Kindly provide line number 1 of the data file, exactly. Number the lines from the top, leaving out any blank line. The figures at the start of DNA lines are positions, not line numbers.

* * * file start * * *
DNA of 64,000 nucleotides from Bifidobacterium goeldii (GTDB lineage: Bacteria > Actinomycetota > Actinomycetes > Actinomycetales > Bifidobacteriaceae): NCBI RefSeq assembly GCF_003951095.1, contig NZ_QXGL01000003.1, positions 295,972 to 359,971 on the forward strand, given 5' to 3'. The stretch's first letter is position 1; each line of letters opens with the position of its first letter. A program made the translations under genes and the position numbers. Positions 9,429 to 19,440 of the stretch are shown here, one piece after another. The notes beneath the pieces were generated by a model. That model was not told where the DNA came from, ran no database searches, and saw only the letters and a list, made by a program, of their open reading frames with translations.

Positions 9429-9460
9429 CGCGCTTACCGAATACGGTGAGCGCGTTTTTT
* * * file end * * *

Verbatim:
DNA of 64,000 nucleotides from Bifidobacterium goeldii (GTDB lineage: Bacteria > Actinomycetota > Actinomycetes > Actinomycetales > Bifidobacteriaceae): NCBI RefSeq assembly GCF_003951095.1, contig NZ_QXGL01000003.1, positions 295,972 to 359,971 on the forward strand, given 5' to 3'. The stretch's first letter is position 1; each line of letters opens with the position of its first letter. A program made the translations under genes and the position numbers. Positions 9,429 to 19,440 of the stretch are shown here, one piece after another. The notes beneath the pieces were generated by a model. That model was not told where the DNA came from, ran no database searches, and saw only the letters and a list, made by a program, of their open reading frames with translations.